Military prosecutors in the case of a Navy SEAL charged with killing an Islamic State prisoner in Iraq in 2017 installed tracking software in emails sent to defense lawyers and a reporter in an attempt to discover who was leaking information to the news media, according to lawyers who told The Associated Press that they received the corrupted messages. The defense attorneys said the intrusion may have violated constitutional protections against illegal searches, guarantees of lawyer-client privilege and freedom of the press, and may constitute prosecutorial misconduct. “I’ve seen some crazy stuff but for a case like this it’s complete insanity,” said attorney Timothy Parlatore. “I was absolutely stunned … especially given the fact that it’s so clear the government has been the one doing the leaking.” Parlatore represents Special Operations Chief Edward Gallagher, who has pleaded not guilty to a murder count for allegedly stabbing to death an injured teenage militant in 2017 in Iraq. Gallagher’s platoon commander, Lt. Jacob Portier, is fighting charges of conduct unbecoming an officer for allegedly conducting Gallagher’s re-enlistment ceremony next to the corpse. The case against Gallagher, a decorated SEAL, has attracted the attention of congressional Republicans who have called for prosecutors to drop the case. And President Donald Trump tweeted in March that Gallagher was being transferred to less restrictive confinement to honor “his past service to our country.” After Trump’s tweet, Gallagher was moved from the brig to a hospital, where he is currently confined. The Navy has acknowledged it’s investigating
Top Republicans are hunting district-by-district for just the right candidates — women and minorities in many cases — to help them recapture the House six months after a political tidal wave swept Democrats into control of the most diverse majority in history. Among the recruits are a Republican woman in the Oklahoma state Senate and a black political novice from Houston with Iraq combat experience and three Ivy League degrees on his resume. They are part of the GOP drive to gain at least 18 seats in the 2020 elections to win the majority — historically a tall order for the party out of power in presidential election years. Finding women and minority candidates is an imperative for an overwhelmingly white GOP openly embarrassed that just 13 of its 197 House members are women. By contrast, 89 of the 235 House Democrats are women and nearly 90 are black or Hispanic. But Republicans want challengers with other qualities too, following a 2018 election that saw the GOP lose 31 districts that President Donald Trump had won just two years earlier, many in moderate suburbs. Desirable attributes include an ability to woo moderate GOP voters who’ve turned against Trump, whose name will be atop the ballot. In some districts they want political outsiders without voting records to attack, in others it’s political veterans with a proven ability to win votes. Enticing personal stories and an aptitude for raising money also help. “You will see a party that’s reflective of the entire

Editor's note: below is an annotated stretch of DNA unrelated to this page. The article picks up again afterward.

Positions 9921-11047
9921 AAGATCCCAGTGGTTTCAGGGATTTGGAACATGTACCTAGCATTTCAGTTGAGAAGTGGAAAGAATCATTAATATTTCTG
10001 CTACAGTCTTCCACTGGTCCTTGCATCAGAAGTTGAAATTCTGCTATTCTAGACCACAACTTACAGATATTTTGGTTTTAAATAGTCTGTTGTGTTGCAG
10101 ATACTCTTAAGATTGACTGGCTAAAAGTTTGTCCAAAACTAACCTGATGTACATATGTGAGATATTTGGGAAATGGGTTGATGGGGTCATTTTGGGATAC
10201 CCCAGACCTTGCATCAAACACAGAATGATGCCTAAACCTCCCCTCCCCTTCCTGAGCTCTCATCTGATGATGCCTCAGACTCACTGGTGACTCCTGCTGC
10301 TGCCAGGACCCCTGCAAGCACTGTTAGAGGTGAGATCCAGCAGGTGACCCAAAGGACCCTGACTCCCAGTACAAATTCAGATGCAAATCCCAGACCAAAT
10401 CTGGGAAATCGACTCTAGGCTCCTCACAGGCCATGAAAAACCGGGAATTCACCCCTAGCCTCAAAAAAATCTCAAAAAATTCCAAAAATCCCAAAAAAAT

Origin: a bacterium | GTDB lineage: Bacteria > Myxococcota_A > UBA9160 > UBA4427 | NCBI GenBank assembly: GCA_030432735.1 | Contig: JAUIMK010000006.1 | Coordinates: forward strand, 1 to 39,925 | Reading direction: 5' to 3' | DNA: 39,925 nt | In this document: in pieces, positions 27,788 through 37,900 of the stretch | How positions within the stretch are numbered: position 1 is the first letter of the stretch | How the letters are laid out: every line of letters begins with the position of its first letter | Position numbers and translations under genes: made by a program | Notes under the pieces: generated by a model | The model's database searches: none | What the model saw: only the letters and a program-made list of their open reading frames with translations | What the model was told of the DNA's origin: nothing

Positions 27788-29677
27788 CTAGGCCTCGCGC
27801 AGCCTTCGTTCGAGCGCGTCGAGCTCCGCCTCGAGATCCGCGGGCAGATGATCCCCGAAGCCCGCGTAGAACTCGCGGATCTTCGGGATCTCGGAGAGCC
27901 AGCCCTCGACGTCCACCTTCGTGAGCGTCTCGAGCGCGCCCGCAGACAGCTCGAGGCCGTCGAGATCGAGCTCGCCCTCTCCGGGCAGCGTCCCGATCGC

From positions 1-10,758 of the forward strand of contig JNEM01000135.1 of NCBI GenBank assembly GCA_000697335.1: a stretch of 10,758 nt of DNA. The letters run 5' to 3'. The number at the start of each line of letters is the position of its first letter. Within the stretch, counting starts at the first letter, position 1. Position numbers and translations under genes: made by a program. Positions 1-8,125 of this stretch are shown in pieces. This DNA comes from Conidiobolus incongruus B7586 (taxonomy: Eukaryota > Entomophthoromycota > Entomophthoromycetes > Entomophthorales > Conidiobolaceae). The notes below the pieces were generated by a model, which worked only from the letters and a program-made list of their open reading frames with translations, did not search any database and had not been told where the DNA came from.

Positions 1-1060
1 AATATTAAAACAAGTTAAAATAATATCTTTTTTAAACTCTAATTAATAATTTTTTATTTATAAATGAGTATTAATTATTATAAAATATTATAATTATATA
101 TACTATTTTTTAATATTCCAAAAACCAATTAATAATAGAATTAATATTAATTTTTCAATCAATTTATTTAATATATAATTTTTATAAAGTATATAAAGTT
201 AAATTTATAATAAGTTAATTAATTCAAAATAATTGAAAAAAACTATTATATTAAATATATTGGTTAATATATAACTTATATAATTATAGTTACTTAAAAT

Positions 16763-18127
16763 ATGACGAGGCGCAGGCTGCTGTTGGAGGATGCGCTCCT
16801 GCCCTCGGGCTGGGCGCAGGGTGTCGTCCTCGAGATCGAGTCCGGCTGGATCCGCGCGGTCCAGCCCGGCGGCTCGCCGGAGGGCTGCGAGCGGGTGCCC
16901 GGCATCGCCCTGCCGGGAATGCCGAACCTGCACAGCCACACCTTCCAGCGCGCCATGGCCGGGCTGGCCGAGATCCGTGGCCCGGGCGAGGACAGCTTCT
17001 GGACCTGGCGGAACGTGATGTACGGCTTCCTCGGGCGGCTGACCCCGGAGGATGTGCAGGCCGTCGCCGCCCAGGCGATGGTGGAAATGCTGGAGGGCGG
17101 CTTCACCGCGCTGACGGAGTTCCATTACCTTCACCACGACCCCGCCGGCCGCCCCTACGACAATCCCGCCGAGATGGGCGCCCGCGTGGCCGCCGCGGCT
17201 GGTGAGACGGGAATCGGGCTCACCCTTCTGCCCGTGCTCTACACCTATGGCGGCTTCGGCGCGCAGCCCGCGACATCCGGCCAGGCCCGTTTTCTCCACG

At a veterans hall in the mostly white, working-class town of Chillicothe, Ohio, U.S. Senator Elizabeth Warren spoke to about 200 people on Friday about her plans to fight the opioid epidemic, Washington corruption and economic inequality.
Warren’s decision to campaign in Ohio - a state President Donald Trump won by eight percentage points in 2016 - so soon in the Democratic presidential nominating battle is telling.
Ohio does not host one of next year’s early nominating contests. Yet there is growing consensus among Democrats that a nominee’s ability to beat Trump in November 2020 is the number one priority - and Warren aims to convince voters there and elsewhere that she has broad enough appeal to do it.
“I believe that if you’re running for president of the United States you ought to be running for president of all the people and not just spend your time in a handful of so-called battleground states,” Warren told reporters at an earlier stop on Friday in Kermit, West Virginia, a solidly Republican state.
Party strategists and voters are divided over what type of candidate is best positioned to take on the president.